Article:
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Fluid flows containing both gas and liquid phases simultaneously are observed in nature as well as in a wide range of engineering applications, specifically those related to sustainable energy conversion systems. In some cases, basic analysis of conservation laws is sufficient while many cases require detailed analysis of fluid flow. These cases can effectively be tackled with numerical simulations for assessing system design or its performance. Even though commercial and other open source computational fluid dynamics (CFD) software are capable of dealing with various flow conditions, they frequently come with limitations and restrictions imposed on their usage and numerical methods. The fundamental limitations are related to (i) grid management, (ii) equation sets, (iii) numerical methods, and (iv) boundary and initial conditions.
The primary objective of this project is to establish a CFD code that will promote both research and education in problems involving moving boundaries, specifically immiscible multiphase flows. Achieving this objective requires following capabilities:
• Grid generation and their self-management through automated refinement;
• Differential and algebraic operators on these grids;
• Flexible and readable data structure to nourish continuous development;
• One- and two-way interaction between grids to enable moving boundary simulations.
Implementing these capabilities, this project produced an open source object oriented autonomous grid management library for multi-physics simulations, named girdap. The library can be used to define multiple grid objects, which are capable of performing local anisotropic grid refinement (h-adaptation) as well as relocating their vertices (r-adaptation) based on their solution field. Grid objects are generated using edges in 1D, quadrilateral and triangular cells in 2D, and hexagonal cells in 3D. In addition, grid objects can interact with each other (including triangulated surfaces and one-dimensional strings) through interpolators which allow extension for tackling moving boundary problems using immersed boundary method. The data structure is carefully chosen so that it is even possible to mix different cells in a single mesh. Library is not only able to enhance research on simulations involving multiple phases but also equipped with a potential to tackle with problems involving solid-fluid interactions.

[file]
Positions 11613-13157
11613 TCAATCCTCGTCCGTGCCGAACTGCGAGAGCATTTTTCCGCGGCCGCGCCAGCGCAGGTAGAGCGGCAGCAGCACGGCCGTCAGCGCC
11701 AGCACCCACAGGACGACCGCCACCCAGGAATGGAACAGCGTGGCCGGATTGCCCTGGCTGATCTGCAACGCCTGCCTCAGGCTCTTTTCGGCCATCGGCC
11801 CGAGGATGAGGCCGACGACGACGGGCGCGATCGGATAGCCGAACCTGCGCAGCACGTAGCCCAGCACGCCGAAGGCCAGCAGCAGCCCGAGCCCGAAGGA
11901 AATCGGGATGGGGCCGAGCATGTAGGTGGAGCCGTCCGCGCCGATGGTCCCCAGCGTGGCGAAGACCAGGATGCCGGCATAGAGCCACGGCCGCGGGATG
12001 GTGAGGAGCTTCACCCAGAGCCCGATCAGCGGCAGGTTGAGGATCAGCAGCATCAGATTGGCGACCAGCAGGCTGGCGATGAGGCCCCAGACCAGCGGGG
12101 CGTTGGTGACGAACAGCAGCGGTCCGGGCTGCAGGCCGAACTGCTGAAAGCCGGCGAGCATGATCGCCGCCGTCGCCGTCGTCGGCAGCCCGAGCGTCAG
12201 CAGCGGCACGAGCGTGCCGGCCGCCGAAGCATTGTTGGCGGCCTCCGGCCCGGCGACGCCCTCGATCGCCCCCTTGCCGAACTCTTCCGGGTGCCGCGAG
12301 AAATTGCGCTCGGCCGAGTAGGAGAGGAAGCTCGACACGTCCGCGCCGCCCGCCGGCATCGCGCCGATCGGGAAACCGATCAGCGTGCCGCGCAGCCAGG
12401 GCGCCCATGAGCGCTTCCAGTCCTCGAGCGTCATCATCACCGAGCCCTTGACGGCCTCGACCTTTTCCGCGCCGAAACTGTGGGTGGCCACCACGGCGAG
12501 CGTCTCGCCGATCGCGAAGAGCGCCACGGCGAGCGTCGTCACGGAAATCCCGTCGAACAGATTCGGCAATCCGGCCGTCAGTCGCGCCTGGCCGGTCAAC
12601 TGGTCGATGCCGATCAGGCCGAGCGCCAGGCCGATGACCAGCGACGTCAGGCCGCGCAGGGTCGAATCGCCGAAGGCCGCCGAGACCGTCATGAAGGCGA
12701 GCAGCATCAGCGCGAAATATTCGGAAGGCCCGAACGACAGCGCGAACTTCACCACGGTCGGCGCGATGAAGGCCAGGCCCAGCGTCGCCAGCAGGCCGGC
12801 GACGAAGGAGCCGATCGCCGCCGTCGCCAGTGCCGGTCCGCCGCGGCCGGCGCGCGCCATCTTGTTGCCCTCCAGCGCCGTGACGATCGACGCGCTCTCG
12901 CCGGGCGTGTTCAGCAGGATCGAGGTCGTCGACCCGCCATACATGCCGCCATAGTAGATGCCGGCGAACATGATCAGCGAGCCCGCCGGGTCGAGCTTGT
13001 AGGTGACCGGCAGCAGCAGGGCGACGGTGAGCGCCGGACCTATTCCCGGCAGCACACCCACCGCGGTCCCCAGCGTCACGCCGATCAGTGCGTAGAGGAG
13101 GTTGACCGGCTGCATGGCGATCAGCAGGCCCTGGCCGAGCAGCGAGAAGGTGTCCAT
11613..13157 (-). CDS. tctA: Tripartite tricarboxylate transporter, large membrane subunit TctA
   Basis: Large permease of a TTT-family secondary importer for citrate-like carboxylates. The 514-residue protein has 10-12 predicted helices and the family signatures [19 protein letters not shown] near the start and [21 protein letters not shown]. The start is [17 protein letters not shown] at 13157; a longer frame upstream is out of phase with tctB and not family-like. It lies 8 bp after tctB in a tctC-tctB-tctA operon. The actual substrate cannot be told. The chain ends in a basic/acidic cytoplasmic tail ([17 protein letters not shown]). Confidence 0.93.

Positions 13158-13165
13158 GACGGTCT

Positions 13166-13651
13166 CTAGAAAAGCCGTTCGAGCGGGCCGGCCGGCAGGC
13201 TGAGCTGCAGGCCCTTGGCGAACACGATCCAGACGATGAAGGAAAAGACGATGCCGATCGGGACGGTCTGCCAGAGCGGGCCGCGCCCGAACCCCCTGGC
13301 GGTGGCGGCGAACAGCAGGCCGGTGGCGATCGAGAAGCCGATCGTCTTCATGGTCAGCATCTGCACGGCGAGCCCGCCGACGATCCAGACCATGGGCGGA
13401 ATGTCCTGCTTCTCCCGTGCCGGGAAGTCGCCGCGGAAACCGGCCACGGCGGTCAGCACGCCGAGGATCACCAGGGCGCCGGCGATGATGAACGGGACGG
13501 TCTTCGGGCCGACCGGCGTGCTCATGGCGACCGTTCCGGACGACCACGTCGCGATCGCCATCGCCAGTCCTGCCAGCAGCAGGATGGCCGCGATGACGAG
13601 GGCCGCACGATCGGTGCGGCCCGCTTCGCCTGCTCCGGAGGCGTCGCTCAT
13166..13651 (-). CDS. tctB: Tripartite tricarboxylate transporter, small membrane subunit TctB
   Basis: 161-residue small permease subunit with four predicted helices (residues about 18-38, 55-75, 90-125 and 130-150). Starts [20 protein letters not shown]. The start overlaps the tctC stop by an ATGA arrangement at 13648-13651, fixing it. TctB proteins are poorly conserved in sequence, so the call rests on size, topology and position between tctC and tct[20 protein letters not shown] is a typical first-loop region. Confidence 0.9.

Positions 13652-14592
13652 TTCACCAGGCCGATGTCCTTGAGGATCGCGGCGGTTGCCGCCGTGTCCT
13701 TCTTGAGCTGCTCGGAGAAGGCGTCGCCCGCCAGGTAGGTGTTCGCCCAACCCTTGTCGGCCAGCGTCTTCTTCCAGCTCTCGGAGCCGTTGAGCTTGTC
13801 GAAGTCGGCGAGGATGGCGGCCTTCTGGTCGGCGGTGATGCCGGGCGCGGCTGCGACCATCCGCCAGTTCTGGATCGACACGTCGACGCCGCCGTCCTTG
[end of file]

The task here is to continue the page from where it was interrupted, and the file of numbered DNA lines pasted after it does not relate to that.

Object oriented library brings better readability and flexibility allowing custom set of equations, custom transport variables, and even their location arrangement. These are automatically supported by a compatible set of differential operators so that the conservation laws can be solved with ease. Among these operators, a novel advection scheme is devised for convection-dominated flow simulations on grids featuring hanging nodes as a result of h-adaptation. This new technique allows researchers to explore level-set type methods. In addition to divergence operator, Laplacian, gradient and time advancing operators are also defined as objects so that these operators can easily be used to represent a set of partial differential equations to provide flexibility.
Each added capability is verified and validated through benchmark problems. Its 1D form is successfully applied for renewable energy related applications, where numerical modeling of heat exchangers involving phase change in organic Rankine cycles, parabolic trough collectors are needed. These simplified cases nourished development of a new advection scheme. The extensions for multi-dimensions are verified considering grid adaptation algorithm using various error estimates for time dependent solutions. Interaction between grids is verified using a test case, “large deformation of an interface under vortex flow field”, which also is used to verify the characteristics of developed advection scheme. Figure attached illustrates the capability of anisotropic grid adaptation in Cartesian grid systems. The capability of r-adaptation is verified for handling complex geometry as shown in the figure.
The current project targets promotion of research and education globally by providing flexible and easily managed accurate CFD libraries as an open source. The source code is made freely available through project’s web page ( and project’s site at GitHub ( In addition, the unpublished project results are disseminated in social networks ( and posts has reached about 1000 people, who belong to both scientific and non-scientific communities.
This project allowed the researcher to establish a research agenda not only in multiphase flows but also in renewable energy area. The researcher has supervised 10 MSc (2 co-supervised) students and helped 8 of them to complete their thesis. He has been teaching computational fluid dynamics course at the undergraduate level and hold small workshops on numerical modeling to an audience consisted of undergraduate and graduate students. The researcher obtained his tenure and promoted to Associate Professor at the Host institution.